Whether you subscribe to the “absurdly over-generous” or “exceedingly parsimonious” schools. the chances are that some aspects of Lord Hutton‘s report on public sector pensions will have got right up your nose.
The quality of vox pop debate I heard was pretty dire with views polarised and little constructive thought on how we organise our public finances to provide a fair settlement.
Perhaps the only area where I heard general consensus was that pensions needed to be treated as part of total reward and that any strategy for public sector pensions must be part of a wider settlement on public sector pay.
I surprised by the level of complacency among many public sector workers who have made assumptions on their “rights” to employment, py and pensions. I am also surprised by the anger of those in the private sector at this complacency. Neither the complacency or anger are constructive.
Which brings me on to Hutton’s report and the title of this piece. The report was never going to create a consensus since the lack of understanding between the two poles of the debate is extreme and since there is no proper means for the man in the street to value the matter in hand – the accrual of the pensions.
What the report could do – and does – is frame the debate in a language which allows both public and private sectors to at least discuss the issues. We are not dealing with sectarianism here – there is, thank God, no religious element to the debate. The debate is about money and fairness, about service and entrepreneurship, risk and reward.
We can put values on these things – we can come to a settlement provided that the debate is carried out in a sane reasonable way. If we can get through this debate without a strike – or violent marches or event he kind of slanging-matches I heard on the radio waves last week, we will have taken a massive leap forward.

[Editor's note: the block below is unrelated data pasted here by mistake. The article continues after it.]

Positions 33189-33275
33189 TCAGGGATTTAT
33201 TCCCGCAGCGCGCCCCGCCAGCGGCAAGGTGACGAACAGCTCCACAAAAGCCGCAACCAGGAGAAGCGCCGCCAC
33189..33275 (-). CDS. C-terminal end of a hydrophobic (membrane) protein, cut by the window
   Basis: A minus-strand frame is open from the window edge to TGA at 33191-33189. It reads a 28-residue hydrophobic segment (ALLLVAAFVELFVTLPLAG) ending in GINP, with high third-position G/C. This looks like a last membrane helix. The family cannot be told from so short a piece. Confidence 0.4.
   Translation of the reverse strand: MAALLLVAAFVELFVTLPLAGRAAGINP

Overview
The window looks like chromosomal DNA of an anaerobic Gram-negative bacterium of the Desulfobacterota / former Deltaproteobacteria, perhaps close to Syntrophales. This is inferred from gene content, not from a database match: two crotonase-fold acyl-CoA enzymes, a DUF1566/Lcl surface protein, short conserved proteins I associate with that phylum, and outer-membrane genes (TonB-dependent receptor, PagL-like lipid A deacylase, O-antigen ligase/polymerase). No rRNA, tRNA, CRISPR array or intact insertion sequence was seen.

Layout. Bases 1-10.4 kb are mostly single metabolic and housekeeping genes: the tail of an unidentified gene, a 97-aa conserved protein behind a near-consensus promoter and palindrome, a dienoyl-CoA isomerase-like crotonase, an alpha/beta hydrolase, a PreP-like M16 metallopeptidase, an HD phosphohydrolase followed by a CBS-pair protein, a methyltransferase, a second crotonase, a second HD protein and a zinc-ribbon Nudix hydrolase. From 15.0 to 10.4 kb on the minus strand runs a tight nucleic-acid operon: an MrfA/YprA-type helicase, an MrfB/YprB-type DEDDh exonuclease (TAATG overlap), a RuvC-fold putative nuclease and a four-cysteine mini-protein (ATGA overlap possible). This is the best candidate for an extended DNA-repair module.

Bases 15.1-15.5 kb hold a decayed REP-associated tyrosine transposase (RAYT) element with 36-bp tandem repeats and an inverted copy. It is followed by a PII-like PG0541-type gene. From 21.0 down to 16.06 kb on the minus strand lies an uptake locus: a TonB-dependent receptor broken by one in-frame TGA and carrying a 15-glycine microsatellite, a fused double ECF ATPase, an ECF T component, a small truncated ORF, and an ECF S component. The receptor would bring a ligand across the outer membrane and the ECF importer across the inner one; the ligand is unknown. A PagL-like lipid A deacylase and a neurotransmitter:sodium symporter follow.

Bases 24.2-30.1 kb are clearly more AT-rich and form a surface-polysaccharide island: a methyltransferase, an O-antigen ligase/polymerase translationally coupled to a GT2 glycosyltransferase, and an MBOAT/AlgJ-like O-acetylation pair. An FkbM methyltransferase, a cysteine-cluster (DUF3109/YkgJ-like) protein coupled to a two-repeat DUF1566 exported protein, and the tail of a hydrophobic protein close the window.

For twenty years, both in and out of Government, the Labour Party ducked the big political issues Hutton addresses. Most heinously, Gordon Brown repeatedly failed to take political responsibility for the detoriation of the consensus on how we organise our second and third tier pensions.
Hats off to the coalition to tackling this subject and congratulations to Lord Hutton for establishing a debate which both in content and tone has the potential to let us reorganise our society upon fairer and more efficient lines.
- Labour slam Lord Hutton report on pensions (liberalconspiracy.org)
- Don’t let unions ruin my reforms says pension tsar, Lord Hutton (dailymail.co.uk)
- Lord Hutton has made scapegoats of public sector workers | Mark Serwotka (guardian.co.uk)
- ‘Lord Hutton’s plans increase likelihood of a pensioner poverty time bomb’ (telegraph.co.uk)
- Hutton report: public sector pensions still ‘hugely generous’ compared to private sector (telegraph.co.uk)
- Outcry if military pensions are cut by Hutton, ministers told (guardian.co.uk)
- Lord Hutton: ‘Pensions change is about fairness, not saving money’ (guardian.co.uk)
- Leading article: Fairness and realism on pensions (independent.co.uk)
- Hutton report: A punishing pension plan | Editorial (guardian.co.uk)
- Storm looms as public sector pension reforms unveiled (independent.co.uk)
- Public sector pension reforms unveiled (independent.co.uk)
- The pensions gravy train in the public sector has to be derailed (telegraph.co.uk)
- Hutton calls for changes to public sector pensions (newstatesman.com)
- Trade unions: pension reforms are unfair and misguided (guardian.co.uk)
- Unions’ anger over pensions plan (bbc.co.uk)
- Public Sector Pensions Set For Major Shake-Up (news.sky.com)
- Public sector pension plan ‘lights blue touch paper’ (independent.co.uk)
- Pension reforms ‘light blue touch paper’ (independent.co.uk)